Julie
Mar 04, 2019 rated it really liked it
Shelves: non-fiction, own
Appropriately, Friedman begins his book: “…time spent with old spies is never time wasted.” Interviewing members of a unique branch of the Palmuch during Israel’s War of Independence, Friedman focuses on four spies in particular. They are part of the Arab Section, and elite team of Mizrahi Jews who could pose as Arabs behind enemy lines, gathering intelligence and coordinating sabotage (more of the former than the latter). “The Arab Section was an outlier in the Palmach, a curious feature.”

The
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RMazin
Feb 21, 2019 rated it it was amazing
In the spring of 1948 Israel and the Arab world are engaged in war. The British have recently pulled out. The Arab countries are aligning against the emerging state of Israel. European survivors are coming into the land of Israel. They are survivors hoping to build a Jewish homeland, in spite of the threats around them. It is a perilous time. What is needed is information. What is happening in the adjacent Arab nations? What is the political threat? Which leaders are the people rallying around? ...more
Aryn
Feb 20, 2019 rated it really liked it
Spies of No Country makes good on the title, while diving into the political and ideological issues at the heart of the creation of the State of Israel. The style of Friedman’s work displays his training as a journalist, with narrative prose augmented by personal interviews. The result is a compelling assortment of portraits and anecdotes.

The premise of Spies of No Country is a description of what it meant to be a spy for the Land of Israel while Palestine was still a British protectorate. With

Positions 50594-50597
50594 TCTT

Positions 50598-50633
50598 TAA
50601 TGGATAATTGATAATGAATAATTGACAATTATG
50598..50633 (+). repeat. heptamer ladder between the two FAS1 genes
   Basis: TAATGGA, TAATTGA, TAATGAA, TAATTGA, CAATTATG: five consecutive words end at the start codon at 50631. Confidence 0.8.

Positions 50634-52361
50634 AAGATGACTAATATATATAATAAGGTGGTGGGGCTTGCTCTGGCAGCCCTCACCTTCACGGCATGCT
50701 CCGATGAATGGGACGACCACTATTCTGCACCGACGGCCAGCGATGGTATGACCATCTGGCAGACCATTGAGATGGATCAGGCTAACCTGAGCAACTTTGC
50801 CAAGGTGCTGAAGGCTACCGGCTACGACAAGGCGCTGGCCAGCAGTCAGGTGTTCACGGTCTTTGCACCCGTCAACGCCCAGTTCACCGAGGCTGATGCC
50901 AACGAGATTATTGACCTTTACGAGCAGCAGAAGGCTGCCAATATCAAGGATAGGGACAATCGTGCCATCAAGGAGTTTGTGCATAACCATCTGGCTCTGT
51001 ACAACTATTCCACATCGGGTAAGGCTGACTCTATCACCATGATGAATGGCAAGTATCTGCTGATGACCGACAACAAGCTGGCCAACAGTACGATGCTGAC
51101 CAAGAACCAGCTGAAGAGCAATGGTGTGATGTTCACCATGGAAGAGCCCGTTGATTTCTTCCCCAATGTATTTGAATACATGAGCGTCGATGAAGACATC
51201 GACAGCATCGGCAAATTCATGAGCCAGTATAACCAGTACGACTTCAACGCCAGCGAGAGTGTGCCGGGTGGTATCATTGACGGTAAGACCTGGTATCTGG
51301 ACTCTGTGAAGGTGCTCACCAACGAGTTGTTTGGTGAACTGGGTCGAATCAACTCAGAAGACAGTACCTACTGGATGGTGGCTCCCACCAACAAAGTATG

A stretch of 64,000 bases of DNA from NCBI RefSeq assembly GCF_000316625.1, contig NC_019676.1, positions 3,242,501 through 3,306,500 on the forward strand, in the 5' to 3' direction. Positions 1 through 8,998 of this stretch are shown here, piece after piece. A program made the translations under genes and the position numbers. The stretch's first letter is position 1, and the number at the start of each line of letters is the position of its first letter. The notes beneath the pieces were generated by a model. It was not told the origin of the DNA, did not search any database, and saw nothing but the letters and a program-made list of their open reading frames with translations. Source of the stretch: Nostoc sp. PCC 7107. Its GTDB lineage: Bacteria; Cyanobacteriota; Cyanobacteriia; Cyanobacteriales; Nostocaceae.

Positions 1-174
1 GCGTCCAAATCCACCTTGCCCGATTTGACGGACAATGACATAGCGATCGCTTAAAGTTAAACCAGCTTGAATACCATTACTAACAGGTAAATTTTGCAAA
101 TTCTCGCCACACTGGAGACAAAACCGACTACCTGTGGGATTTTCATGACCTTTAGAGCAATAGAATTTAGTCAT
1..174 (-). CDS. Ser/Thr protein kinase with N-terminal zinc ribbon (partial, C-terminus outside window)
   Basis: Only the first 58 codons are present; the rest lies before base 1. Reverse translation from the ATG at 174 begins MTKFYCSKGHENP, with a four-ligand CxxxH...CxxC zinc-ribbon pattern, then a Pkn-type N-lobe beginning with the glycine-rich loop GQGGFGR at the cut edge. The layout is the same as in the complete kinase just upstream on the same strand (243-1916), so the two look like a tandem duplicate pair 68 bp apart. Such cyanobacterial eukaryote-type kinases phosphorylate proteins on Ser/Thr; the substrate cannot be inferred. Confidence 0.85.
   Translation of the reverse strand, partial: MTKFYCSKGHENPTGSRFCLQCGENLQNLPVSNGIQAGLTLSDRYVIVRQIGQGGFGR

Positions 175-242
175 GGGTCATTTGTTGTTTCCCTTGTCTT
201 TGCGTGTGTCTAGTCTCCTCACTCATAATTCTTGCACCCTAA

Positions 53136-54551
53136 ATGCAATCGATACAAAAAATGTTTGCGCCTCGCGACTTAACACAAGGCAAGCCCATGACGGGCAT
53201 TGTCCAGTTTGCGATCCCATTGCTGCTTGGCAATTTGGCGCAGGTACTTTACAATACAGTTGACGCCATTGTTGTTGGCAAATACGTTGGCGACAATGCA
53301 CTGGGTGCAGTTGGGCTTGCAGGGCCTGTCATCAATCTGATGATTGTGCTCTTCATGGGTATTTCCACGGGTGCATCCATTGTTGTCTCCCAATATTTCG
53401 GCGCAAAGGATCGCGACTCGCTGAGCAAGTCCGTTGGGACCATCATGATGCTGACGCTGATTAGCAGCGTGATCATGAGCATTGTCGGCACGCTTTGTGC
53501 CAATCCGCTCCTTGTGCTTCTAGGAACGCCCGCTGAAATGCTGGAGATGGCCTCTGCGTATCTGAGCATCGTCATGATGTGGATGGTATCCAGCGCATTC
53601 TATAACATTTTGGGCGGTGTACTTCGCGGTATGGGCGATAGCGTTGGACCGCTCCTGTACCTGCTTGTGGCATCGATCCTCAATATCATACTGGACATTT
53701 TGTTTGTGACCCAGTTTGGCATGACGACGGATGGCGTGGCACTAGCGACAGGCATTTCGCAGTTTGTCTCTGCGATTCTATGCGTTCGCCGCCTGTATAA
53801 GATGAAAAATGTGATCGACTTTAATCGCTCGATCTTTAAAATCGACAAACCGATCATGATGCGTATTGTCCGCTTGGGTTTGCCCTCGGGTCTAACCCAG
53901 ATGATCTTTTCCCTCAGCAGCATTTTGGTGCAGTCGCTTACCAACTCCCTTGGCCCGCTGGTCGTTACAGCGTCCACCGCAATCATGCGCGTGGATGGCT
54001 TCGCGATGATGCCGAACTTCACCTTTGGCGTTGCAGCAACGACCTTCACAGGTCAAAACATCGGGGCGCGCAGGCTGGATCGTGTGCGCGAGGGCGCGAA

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Seth Isenberg
Mar 03, 2019 rated it really liked it
Shelves: jewish, history, war
*I was given a free advance copy by the publisher in exchange for an honest review*

This book was a quick and easy read, but tells an important and oft overlooked throughline of Israel's War of Independence and beyond.

By explicitly skipping the meta-story of the war and focusing on four brave mostly untrained spies, Friedman dives into the lives of Jews raised in Arab cultures, as millions of Jews did at the time. These Jews are not the Israeli pioneers most people think of, and they managed to
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Ellen
Mar 06, 2019 rated it it was amazing
Matti Friedman, author of the Aleppo Codex, has done it again. Another brillantly written book that reads like a spy novel. Much is witten about European Jews who immigrated to Israel in the 40's but very little is know about Jews who came from Arab lands and their contribution to the founding of the State of Israel. We learn about the original Israeli spy network and its founding with the British becasue of the alliance the Arab countries had with the Nazis.
Friedman uses actual documentation f
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Brisni (בריטני)
Quite possibly one of the most important books I've read regarding the origin of the nation of Israel to date. Vividly depicts a unique historical perspective and connects it to the present in a very mindful and observant way. Nonfiction that has the pace and prose of fiction. So glad I picked this up. Will re-read.

Absolutely excellent.
Oren
Mar 22, 2019 rated it really liked it